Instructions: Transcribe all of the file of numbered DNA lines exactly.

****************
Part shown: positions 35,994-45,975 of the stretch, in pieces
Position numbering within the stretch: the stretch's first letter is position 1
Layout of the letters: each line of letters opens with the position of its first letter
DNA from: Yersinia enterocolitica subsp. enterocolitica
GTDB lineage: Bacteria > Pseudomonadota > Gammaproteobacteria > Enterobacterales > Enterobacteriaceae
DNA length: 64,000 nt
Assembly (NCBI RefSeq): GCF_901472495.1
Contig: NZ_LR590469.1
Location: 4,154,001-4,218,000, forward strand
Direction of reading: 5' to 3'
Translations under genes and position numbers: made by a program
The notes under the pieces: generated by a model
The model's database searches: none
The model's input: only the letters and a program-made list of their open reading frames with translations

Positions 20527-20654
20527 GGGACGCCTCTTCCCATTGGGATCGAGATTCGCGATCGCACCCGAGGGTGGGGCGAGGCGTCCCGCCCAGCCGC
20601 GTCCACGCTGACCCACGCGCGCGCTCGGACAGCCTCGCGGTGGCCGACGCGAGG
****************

Part shown: positions 35,994-45,975 of the stretch, in pieces
Position numbering within the stretch: the stretch's first letter is position 1
Layout of the letters: each line of letters opens with the position of its first letter
DNA from: Yersinia enterocolitica subsp. enterocolitica
GTDB lineage: Bacteria > Pseudomonadota > Gammaproteobacteria > Enterobacterales > Enterobacteriaceae
DNA length: 64,000 nt
Assembly (NCBI RefSeq): GCF_901472495.1
Contig: NZ_LR590469.1
Location: 4,154,001-4,218,000, forward strand
Direction of reading: 5' to 3'
Translations under genes and position numbers: made by a program
The notes under the pieces: generated by a model
The model's database searches: none
The model's input: only the letters and a program-made list of their open reading frames with translations

Positions 20527-20654
20527 GGGACGCCTCTTCCCATTGGGATCGAGATTCGCGATCGCACCCGAGGGTGGGGCGAGGCGTCCCGCCCAGCCGC
20601 GTCCACGCTGACCCACGCGCGCGCTCGGACAGCCTCGCGGTGGCCGACGCGAGG